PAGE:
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Samsung smartwatches

Whether you're after fitness tracking or financial payments, Samsung has a wearable to suit your needs.

Quick facts about Samsung wearables

  • Samsung has produced smart wearables using both Google's Android Wear and its own Tizen operating system.
  • It has a range of smart fitness trackers with limited apps, as well as more classic "smartwatch" designs.

Compare Samsung wearables

Name Product RRP Review score More info
Samsung Galaxy Watch Active 2
Samsung Galaxy Watch 3

How to compare Samsung wearables

Samsung has been producing smart wearables for some time now. In the smartwatch space, it has shifted from devices with Samsung Gear branding over to the simpler Samsung Galaxy Watch range. That ties in with its broader "Galaxy" theme for smartphones in every price bracket.

Here's what to consider when choosing a Samsung smartwatch:


Samsung Galaxy Watch devices go for a classic watch look, but you've actually got quite a bit of choice within that style play. The Galaxy Watch Active devices have simpler more sporty looks, while the Galaxy Watch range tends to look more like a classic timepiece. There's usually a range of size choices, although you do have to be careful to compare specifications carefully, with some smaller watch styles sometimes only coming in more expensive LTE-equipped variants. If you only need the very basics of smart devices, most notably fitness tracking, there's also the Galaxy Fit range to consider.

Screen size

Samsung's watch sizes will determine your overall viewing area, with (to no surprise) the larger watches enjoying more screen real estate. That's a relative matter because they're still watches. Expect 1.2- to 1.4-inch diameter screens on your Samsung smartwatch of choice. One important point of difference for Samsung's smartwatches is that, like most of its smartphones, it tends to use AMOLED displays rather than cheaper LCDs, so while they're small and somewhat low resolution, colour accuracy should be considerably higher.


Samsung's smartwatches currently run on its own Tizen platform, but that doesn't mean that they're limited to only working with Samsung phones. What you typically have to do if you're using them on other Android devices or an Apple iPhone is install Samsung's companion wearable apps, which you'll be prompted to do when first pairing. Naturally, if you do own and use a Samsung Galaxy phone, you'll find these already installed on your device, although they may need updating if you've never touched them before.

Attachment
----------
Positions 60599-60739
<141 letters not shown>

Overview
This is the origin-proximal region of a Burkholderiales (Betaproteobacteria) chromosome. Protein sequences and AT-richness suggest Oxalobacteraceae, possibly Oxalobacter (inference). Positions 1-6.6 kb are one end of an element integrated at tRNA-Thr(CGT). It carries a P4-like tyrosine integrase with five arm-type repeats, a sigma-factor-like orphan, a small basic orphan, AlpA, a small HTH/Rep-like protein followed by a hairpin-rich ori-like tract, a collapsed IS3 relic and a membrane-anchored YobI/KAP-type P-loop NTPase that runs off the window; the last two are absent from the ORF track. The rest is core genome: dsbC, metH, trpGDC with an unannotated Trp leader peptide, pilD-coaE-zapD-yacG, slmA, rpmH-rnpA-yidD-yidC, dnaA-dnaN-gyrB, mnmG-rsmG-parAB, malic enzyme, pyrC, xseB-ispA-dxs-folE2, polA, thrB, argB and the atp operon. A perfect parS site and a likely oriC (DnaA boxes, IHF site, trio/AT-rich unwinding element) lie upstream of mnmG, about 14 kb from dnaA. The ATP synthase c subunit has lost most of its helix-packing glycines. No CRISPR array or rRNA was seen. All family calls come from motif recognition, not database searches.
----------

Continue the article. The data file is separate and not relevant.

Onboard storage

Samsung has done more than most in pushing its own watch app store over the years. This means that there's a decent array of apps on offer, as well as a huge quantity of watch face designs, far more than any other smart watch of note. The issue here is one of storage, and if you're keen on having lots of content or apps directly on your watch check the specifications carefully, because they do vary between different models and price points

Onboard payments

Many of Samsung's smartwatches feature NFC and direct compatibility with Samsung's own Samsung Pay. With LTE-enabled models, you may even be able to leave your smartphone at home if you want to buy a coffee when you're out and about and still make your ad-hoc purchases. You'll need to ensure your financial institution supports Samsung Pay and that you've set it up beforehand of course.


Samsung has used wireless charging for its own phones for some time now, but via custom-shaped docks and circular cable-connected pucks that you drop your Samsung smartwatch onto each time. They're handy and battery life on Samsung's smartwatches is generally very good, but it does mean that if you're going on a trip and want to use your smartwatch you'll need to take the charger with you each time. They're generally compatible across Samsung smartwatch generations though, so you can usually drop a newer watch onto an older charger without issue.

Water resistance

Samsung's smartwatches typically feature an IP-rated water resistance so you can take them into the water with relatively little fuss. It's still always worth remembering that the IP tests use clean lab water, not chlorinated pool water or salt-heavy sea water, so we wouldn't exactly go scuba diving with them if you follow us.

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